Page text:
The Poker Hall of Fame, curated by the World Series of Poker (WSOP) has announced the list of finalists for its 2015 inductees. Ten players have been nominated, from which two will be selected for inclusion in the Hall of Fame. Over the next two weeks, we’ll look at their stories and the cases for – and sometimes against – their inclusion.
Tournament poker is a high-variance game, so much so that it’s often hard to tell how good someone really is. Online players often log more tournaments in a year than a live tournament professional does in a lifetime, yet still often have losing months and even losing years. Public memory is short, however, and so we often find laurels being heaped upon players who are on a heater. Consistency is much more rarely acknowledged.
For that reason, many contemporary poker fans may not recognize the name Chris Bjorin. He hasn’t won the WSOP Main Event, he doesn’t play in the Super High-Rollers and his last final table was in a seniors’ event two years ago. He doesn’t even have a seven-figure cash: His best is a “modest” $334,110 win in a WSOP event dating all the way back to 2000.
Go looking for that result amidst his others, however – on Hendon Mob, for instance – and you’ll quickly see why he’s made the short list. He has a whopping 279 results in the database, dating back to 1989. Considering the WSOP alone, he’s cashed an average of nearly four events per year for the past decade.
As someone who had already established himself by the turn of the millennium, Bjorin was well positioned to ride the poker boom to fame, but refused to do so. His unwillingness to appear on television is as much a contributing factor to his low profile as the lack of peaks and dips in his tournament performance. He has also never, as far as anyone can tell, played online.
As an old-schooler, Bjorin is also much more experienced at other games than he is at No-Limit Hold’em. In a 2010 interview with CardPlayer, he admitted that he “still [had] a lot to learn” about Hold’em. Although he’s cashed many NLHE events since then, a disproportionate number of his results over the years have come from Omaha, Stud variants, mixed games and the like. He has also said that he prefers cash games to tournaments, so his total profit over the years is likely quite a bit in excess of his $5.5 million in tournament cashes.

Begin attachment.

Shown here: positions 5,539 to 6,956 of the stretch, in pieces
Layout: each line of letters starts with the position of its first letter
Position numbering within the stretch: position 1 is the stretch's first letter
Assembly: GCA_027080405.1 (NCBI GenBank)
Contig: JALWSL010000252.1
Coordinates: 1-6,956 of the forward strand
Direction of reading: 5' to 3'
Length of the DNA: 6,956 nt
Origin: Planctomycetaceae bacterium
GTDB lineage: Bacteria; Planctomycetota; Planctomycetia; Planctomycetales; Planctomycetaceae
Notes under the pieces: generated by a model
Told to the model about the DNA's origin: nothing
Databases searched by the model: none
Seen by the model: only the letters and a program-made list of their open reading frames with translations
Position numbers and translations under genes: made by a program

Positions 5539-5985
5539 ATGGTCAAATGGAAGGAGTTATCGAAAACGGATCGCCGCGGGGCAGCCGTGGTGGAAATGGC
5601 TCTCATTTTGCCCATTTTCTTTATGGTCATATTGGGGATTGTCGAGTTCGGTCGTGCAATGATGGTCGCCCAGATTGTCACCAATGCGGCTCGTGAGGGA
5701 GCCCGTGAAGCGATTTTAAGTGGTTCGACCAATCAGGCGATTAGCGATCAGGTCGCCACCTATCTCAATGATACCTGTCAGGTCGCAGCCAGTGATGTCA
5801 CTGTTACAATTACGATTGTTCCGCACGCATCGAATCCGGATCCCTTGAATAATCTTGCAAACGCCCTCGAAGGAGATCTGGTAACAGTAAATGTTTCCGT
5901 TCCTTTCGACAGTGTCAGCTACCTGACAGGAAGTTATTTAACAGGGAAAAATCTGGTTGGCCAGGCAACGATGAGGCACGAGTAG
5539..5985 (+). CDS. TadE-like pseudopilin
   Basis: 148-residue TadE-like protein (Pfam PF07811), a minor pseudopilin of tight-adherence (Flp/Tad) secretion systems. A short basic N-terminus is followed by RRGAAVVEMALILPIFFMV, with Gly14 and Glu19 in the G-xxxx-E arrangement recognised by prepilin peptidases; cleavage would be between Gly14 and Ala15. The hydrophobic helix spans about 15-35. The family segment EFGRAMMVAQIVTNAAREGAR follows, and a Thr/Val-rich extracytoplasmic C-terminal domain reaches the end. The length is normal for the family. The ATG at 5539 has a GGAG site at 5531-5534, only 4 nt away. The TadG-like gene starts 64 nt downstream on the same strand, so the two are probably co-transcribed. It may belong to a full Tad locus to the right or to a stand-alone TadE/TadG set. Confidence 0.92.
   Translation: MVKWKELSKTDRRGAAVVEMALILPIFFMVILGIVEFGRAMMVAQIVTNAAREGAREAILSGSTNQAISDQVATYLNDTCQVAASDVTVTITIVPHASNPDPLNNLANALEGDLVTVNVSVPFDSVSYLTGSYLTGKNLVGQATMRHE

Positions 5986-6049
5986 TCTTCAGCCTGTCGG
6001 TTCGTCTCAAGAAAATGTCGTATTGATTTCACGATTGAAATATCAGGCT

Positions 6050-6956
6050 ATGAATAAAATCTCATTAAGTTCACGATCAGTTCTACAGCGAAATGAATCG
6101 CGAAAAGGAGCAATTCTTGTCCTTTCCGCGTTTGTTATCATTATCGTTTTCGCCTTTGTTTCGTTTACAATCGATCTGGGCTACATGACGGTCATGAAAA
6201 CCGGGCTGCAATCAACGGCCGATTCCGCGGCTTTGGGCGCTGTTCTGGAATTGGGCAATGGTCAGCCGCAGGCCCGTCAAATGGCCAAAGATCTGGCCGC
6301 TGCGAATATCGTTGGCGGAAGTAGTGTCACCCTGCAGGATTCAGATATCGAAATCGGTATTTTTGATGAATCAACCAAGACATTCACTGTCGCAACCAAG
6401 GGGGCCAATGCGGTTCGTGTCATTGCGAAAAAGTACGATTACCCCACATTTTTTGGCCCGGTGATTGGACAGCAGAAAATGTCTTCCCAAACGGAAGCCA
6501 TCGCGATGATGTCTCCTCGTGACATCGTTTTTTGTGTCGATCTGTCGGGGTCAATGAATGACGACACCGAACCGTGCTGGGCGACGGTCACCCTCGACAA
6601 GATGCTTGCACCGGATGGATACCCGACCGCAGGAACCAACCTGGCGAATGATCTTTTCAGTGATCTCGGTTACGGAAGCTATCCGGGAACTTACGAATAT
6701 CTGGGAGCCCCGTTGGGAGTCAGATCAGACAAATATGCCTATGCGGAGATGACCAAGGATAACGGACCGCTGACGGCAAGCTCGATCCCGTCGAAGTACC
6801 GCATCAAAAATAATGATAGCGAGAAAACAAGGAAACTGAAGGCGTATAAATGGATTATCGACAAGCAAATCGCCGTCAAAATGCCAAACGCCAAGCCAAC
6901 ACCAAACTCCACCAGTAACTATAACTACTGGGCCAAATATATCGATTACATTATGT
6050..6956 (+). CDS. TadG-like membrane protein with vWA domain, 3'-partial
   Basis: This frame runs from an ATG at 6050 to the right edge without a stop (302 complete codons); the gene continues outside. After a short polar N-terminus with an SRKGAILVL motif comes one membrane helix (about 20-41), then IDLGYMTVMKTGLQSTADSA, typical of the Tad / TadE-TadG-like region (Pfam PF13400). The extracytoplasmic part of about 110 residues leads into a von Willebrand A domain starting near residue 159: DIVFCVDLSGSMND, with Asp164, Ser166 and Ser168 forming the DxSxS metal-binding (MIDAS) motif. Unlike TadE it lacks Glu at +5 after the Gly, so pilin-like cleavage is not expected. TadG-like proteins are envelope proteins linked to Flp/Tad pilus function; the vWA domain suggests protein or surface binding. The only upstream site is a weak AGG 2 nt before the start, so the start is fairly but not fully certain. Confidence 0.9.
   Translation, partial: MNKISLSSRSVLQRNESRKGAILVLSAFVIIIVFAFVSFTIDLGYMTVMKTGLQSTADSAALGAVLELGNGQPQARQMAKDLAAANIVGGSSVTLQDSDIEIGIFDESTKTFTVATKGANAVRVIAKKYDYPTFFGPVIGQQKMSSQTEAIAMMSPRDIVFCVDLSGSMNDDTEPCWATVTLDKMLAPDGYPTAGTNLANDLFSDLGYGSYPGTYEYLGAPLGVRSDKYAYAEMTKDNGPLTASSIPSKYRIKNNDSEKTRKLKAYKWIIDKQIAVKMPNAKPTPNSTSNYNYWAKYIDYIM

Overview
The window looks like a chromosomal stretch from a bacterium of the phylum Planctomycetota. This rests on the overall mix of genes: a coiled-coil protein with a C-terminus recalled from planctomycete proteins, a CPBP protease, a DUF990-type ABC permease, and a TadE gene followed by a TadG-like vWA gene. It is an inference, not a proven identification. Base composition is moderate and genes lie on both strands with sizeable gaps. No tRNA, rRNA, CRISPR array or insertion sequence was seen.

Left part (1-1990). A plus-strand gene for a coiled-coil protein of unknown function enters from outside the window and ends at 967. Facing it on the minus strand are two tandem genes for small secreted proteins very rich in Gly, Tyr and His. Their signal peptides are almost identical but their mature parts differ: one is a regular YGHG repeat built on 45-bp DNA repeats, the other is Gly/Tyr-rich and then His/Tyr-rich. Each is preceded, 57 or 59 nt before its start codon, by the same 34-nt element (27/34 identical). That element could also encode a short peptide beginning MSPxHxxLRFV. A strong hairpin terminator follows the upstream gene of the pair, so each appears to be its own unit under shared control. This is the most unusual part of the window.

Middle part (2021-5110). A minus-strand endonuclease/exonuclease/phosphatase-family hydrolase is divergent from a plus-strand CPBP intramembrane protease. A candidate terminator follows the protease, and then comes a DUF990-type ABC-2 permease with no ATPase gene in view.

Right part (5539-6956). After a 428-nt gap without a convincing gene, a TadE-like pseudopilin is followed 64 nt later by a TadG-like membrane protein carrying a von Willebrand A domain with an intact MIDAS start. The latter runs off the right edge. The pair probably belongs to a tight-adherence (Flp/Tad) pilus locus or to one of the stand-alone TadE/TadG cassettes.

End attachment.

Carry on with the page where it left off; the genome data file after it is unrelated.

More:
Bjorin first made the short list for the Hall of Fame last year, which is interesting, as he appeared to have taken his retirement at that time, skipping the WSOP and without any other cashes on record for the year either. This year, however, he was back, with 6 cashes, his second best after seven in 2008. Perhaps it was his failure to get the nod last year which inspired him to dive back into the fray, but whatever the case, having put together a solid series this year certainly makes him a more likely pick the second time around.
As a candidate for the Hall of Fame, Bjorin is an interesting choice. His lifetime performance speaks for itself, yet he’s someone who has actively avoided the spotlight throughout his career. Whether or not he eventually makes it in will say something about whether the emphasis in the award’s title is on “Poker,” or “Fame.”
Alex Weldon (@benefactumgames) is a freelance writer, game designer and semipro poker player from Montreal, Quebec, Canada.
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